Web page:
Tuesday, November 11, 2008

Has anyone heard of John "Jack" McGowan?

I was digging around the internet one evening when I stumbled across a book called "American Playwrights of Today". Of course, today was really a reference to the 1930's so I had to shift my perception of time back a bit. What caught my attention was that the book referenced a gentleman who was born in Muskegon in 1894, who "drifted into theater, with which both his parents had been connected." His name was John McGowan.

Of course, my recall of the surname, and its tie to Muskegon comes from the restaurant that once was located at the "end of the trolley line" back in the days of the Actors' Colony.

In addition, in the biography of Keaton co-star and former colony member, "Big Joe" Roberts, their is also a reference to a McGowan.

In 1914, Roberts and his wife (Lillian Stuart) teamed with Johnnie McGowan, for another tour of "On the Road." McGowan was renowned as a singer, performing "You Were Made to Love" and "You Have Something I Want."
Could Johnnie McGowan be John McGowan?

Well, the time fame certainly fit.

More digging turned up additional detail on the career of Mr. McGowan. At the University of Wisconsin Digital Collections, I discovered that McGowan had donated papers covering his career as an actor, playwright and director. In addition, I found a brief biography.
John McGowan was born on January 12, 1894 in Muskegon, Michigan. He ran away from home when a freshman in high school, making his way to Flint Michigan, and then to Chicago, where he became a singer of illustrated songs for ten dollars a week.

There followed short stints in a two-act with a vaudeville actor and in the chorus of The Winning Miss. The producer of that show kept McGowan for three years in a series of tabloid shows for which he wrote many of thee jokes and songs. After developing a great desire to write for the theatre, McGowan realized that he had to catch up on his reading of the classics in order to fill the serious gaps in his knowledge.

In Danville, Illinois, in 1913, he met Howard Gale, advance-man for the Cohan and Harris road company of Officer 666 (a stage comedy from 1912) . Gale invited McGowan to come to New York to meet George M. Cohan when his present contract expired in June, 1914. Unfortunately, at nineteen, McGowan was simply too young to fit the part which Cohan, 36, had written originally for himself.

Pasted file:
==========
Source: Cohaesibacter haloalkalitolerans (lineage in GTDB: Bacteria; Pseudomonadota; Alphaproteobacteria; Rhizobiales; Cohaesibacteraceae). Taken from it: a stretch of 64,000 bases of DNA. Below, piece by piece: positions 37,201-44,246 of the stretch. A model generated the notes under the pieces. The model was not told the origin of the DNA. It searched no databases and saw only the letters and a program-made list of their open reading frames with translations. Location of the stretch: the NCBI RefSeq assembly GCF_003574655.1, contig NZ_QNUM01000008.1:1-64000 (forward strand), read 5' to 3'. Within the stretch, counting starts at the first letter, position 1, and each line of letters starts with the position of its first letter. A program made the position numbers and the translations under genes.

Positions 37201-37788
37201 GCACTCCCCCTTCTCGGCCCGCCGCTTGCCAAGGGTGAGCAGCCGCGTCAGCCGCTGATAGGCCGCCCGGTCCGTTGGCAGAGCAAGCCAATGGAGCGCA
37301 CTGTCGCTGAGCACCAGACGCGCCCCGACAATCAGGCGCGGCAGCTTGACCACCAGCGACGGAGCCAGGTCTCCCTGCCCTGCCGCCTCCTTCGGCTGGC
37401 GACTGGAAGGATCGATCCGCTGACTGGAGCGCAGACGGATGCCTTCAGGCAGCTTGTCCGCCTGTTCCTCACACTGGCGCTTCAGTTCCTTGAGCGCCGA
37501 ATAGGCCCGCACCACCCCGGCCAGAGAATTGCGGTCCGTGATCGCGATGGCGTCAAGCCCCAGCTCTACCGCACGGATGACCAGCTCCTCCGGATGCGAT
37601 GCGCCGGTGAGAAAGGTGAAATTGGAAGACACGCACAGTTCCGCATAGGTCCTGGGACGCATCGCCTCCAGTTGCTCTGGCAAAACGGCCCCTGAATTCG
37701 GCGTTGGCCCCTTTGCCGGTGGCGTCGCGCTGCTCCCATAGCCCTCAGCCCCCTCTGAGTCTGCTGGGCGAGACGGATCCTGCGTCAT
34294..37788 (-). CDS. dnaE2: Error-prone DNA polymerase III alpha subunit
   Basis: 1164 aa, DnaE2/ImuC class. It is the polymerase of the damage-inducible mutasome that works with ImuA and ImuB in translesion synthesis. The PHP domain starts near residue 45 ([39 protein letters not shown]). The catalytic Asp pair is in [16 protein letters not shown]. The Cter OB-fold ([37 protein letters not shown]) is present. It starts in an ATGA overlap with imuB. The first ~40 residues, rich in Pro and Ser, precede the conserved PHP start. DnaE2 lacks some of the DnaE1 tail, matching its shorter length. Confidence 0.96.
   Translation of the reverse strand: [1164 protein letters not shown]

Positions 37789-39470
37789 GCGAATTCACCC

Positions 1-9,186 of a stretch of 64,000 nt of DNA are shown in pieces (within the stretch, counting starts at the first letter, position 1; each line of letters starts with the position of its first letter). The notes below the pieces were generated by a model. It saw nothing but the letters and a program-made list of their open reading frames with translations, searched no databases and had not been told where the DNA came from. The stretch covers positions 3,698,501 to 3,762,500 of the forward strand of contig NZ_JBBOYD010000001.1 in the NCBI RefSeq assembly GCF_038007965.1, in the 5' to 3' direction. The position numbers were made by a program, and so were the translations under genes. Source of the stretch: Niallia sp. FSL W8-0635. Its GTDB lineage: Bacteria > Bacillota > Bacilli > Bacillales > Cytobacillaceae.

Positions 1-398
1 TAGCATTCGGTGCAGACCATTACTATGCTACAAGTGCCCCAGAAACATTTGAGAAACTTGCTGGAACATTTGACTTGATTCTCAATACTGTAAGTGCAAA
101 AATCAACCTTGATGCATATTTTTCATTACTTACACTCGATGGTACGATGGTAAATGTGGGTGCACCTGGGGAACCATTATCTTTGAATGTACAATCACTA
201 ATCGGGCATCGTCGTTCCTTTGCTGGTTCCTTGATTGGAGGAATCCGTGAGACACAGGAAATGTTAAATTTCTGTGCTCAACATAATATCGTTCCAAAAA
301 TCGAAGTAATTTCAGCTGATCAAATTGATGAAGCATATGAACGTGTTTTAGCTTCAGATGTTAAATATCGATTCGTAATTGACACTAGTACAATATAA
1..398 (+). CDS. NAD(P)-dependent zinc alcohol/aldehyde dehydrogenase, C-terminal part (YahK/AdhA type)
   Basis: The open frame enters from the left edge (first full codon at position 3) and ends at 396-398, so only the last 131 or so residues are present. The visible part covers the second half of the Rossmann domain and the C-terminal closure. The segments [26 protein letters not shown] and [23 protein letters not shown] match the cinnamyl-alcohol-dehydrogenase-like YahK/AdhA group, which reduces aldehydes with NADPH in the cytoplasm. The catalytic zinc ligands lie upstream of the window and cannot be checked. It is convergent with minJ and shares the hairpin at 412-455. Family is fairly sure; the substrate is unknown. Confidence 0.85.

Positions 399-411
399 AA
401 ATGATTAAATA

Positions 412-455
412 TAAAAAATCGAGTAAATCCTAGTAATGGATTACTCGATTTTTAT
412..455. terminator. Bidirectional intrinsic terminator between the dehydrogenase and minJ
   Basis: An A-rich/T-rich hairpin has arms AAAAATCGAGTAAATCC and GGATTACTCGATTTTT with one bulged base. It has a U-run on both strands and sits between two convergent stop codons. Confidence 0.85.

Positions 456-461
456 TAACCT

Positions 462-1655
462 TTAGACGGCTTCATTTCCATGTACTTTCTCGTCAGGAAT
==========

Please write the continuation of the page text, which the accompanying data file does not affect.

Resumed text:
McGowan would later sign a three year contract with Florenz Ziegfield. He would later renew his association with Cohan, while writing for vaudeville, and soon after, Broadway.

From a book title, The Days We Danced, by Doris Eaton Travis, I learned that McGowan was a "red-headed Irishman with big blue eyes" would would move on to Hollywood, working for MGM under the name Jack McGowan around 1933. The Internet Movie Database site lists his extensive credentials.

According to a newspaper reference, McGowan married Betty Wyman on January 1, 1938. The former Elizabeth Calvin, became well-know to the public as the Lucky Strike girl. She would later appear in the Hollywood production "Vogues of 1938".

While in Hollywood, McGowan would work on adapting some of his Broadway success for the big screen. This included Girl Crazy, a 1930 musical he co-authored with Guy Bolton. The movie version, released in 1943, starred Mickey Rooney and Judy Garland. In 1947, a McGowan story "A Tree Grows in Brooklyn" was scripted for film Isobel Lennart. The cast included Frank Sinatra, Kathryn Grayson, Peter Lawford and Jimmy Durante.

To date, I've found little more on McGowan's career.

It appears that he passed away in 1977.

Anyone out there able to fill in more details?

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